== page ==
Call for Papers
Southern Illinois University Edwardsville will be hosting its 11th
Annual Undergraduate Philosophy Conference
To be held at SIUE, Edwardsville, IL on October 21st and 22nd, 2016
Dr. George Yancy, Emory College, Atlanta, Georgia
Author of Look, A White! Philosophical Essays on Whiteness. (2012),
Black Bodies, White Gazes: The Continuing Significance of Race (2008),
and editor and author of numerous influential books & articles,
including a series of 19 interviews with philosophers and public
intellectuals on the issue of race for The New York Times
Submission Deadline: September 4, 2016
The best student papers will be published in
Polymath: An Interdisciplinary Arts and Sciences Journal
(peer-reviewed, open access)
• Submit your paper as an electronic attachment in .doc, .rtf, or .pdf
file format to
Professor Saba Fatima at email@example.com
• Papers in any area of philosophy are welcome.
• SIUE is committed to issues of diversity and especially encourages
women and minorities to consider submitting.
• In the subject line of the e-mail please indicate “Undergraduate
• In the body of the message, please indicate author’s name,
university affiliation, email, and the title of the paper.
• Make the first page of the paper a cover page, which should include
the author’s name, university affiliation, email contact, word count,
and the title of the paper.
• Prepare the rest of the paper for blind review. Self-identifying
information should only appear on the cover page and in the body of
the email submitted to Professor Fatima.
• The paper must not exceed 3000 words in length (not counting
bibliography and notes).
• Students submitting papers must be currently enrolled undergraduates.
• For more information, check out
Recent graduate and philosophy major Nick Navarro ’15 has a strong interest in philosophy for children. So strong, in fact, that he wrote a philosophical book for children as an independent study in conjunction with his senior seminar (both taught by Ariela Tubert). Nick wanted to get children to think about the same issues that were being read and discussed in the senior seminar, and thus, the book project was born.
Dialogues with Phil and Sophia – Who’s Moving? follows the adventures of siblings Phil and Sophia as they work through some big questions about personal identity and agency. As Nick describes the book, “Phil and Sophia along the way practice thinking philosophically, questioning everything they encounter. From trees to pastries, each chapter discusses how reflection, relationships, reasoning, and resistance are meaningful to developing an identity. “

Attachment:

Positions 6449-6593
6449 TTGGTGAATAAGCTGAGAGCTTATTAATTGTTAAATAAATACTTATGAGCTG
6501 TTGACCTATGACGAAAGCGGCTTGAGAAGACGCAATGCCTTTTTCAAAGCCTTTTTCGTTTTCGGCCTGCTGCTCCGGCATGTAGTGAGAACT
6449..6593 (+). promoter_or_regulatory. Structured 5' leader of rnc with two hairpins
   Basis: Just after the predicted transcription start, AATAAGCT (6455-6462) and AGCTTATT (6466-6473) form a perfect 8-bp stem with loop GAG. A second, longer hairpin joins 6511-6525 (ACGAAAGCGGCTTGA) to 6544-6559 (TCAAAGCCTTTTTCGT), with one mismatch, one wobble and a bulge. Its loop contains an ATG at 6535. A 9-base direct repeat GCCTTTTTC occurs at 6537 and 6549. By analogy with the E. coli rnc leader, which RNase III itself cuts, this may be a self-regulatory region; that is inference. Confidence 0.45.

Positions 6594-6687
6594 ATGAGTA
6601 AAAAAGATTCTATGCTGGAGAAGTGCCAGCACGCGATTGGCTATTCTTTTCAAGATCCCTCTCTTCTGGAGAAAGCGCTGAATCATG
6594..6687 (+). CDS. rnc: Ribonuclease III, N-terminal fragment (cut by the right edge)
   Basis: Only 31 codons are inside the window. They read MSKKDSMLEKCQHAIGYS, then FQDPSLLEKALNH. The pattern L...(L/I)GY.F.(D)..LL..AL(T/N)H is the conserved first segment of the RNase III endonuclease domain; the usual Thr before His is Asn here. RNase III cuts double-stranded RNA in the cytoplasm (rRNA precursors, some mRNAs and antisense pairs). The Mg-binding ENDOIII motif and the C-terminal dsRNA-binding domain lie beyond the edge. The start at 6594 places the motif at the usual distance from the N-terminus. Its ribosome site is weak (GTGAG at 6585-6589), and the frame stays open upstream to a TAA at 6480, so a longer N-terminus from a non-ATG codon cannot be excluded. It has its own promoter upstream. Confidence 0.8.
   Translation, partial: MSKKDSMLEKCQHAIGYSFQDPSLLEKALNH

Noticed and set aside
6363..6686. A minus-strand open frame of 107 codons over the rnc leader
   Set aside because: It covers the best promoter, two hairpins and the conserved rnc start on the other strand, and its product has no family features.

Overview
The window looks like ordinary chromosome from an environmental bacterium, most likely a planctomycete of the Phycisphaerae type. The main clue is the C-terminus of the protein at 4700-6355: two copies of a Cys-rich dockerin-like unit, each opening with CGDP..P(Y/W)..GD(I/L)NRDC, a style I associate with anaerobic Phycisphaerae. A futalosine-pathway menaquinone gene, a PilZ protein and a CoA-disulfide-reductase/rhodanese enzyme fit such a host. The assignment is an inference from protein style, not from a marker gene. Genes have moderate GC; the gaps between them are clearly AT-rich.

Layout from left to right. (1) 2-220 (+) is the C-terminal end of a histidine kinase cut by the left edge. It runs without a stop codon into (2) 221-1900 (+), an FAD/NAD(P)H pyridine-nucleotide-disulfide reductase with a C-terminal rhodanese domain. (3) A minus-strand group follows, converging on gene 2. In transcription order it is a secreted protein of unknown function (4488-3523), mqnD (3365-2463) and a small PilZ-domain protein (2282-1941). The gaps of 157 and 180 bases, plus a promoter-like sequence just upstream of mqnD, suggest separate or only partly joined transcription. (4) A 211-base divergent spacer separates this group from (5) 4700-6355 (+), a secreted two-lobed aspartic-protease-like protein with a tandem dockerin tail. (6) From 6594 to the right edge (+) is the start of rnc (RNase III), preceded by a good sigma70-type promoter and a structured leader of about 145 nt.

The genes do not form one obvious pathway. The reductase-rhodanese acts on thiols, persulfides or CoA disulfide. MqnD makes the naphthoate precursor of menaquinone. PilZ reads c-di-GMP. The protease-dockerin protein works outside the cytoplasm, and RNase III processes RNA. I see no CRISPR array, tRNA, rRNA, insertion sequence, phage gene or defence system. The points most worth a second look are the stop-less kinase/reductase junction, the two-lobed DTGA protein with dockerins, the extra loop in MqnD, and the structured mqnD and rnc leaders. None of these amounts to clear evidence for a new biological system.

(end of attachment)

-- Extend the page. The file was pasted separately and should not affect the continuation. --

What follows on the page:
The book includes spaces for the readers to interact, noting their own philosophical questions and thoughts, as well as discussion questions at the end of each chapter. The book also includes artwork by illustrator Avery Aresu.
Following is a brief excerpt of Nick’s work. See if you can recognize the philosopher whose work inspired this encounter!
If you guessed Derek Parfit, you’re right! Other chapters of the book make use of the work of Marya Schechtman, Paul Katsafanas, and Christine Korsgaard, giving the overall story its strong theme of questioning personal identity, but presenting this topic in ways that children can understand and grapple with for themselves.
For the end of the academic year, several excerpts from Nick’s book were enlarged and put up as an exhibit in Wyatt Hall, as shown below:
Nick provides the following information about himself in relation to the book:
Nicolas Navarro dreams of a world driven by insatiable inquiry. Hoping to spark curiosity and imagination in everyone, Nicolas writes with the values of philosophy in mind so others may find satisfaction through pursuing wisdom.
Recently completing his B.A. in Philosophy and Psychology from the University of Puget Sound, this is Nicolas’ first novel before he continues his studies, pursuing a M.S.Ed. in Community and Social Change from the University of Miami. On the horizon, Nicolas plans to apply for the Peace Corps and to continue writing philosophy novels for children.
I (Nicolas) think the most important way I can impact people’s lives is to teach them to think philosophically. Philosophy values a dialogue by which ideas can be discussed to develop meaning and broaden one’s experience. Doing philosophy inherently teaches people to think critically about the decisions they make and to become more accepting of others’ views. I hope you enjoy the book!
Want to read more? Nick’s book is now for sale on Amazon! Congratulations Nick!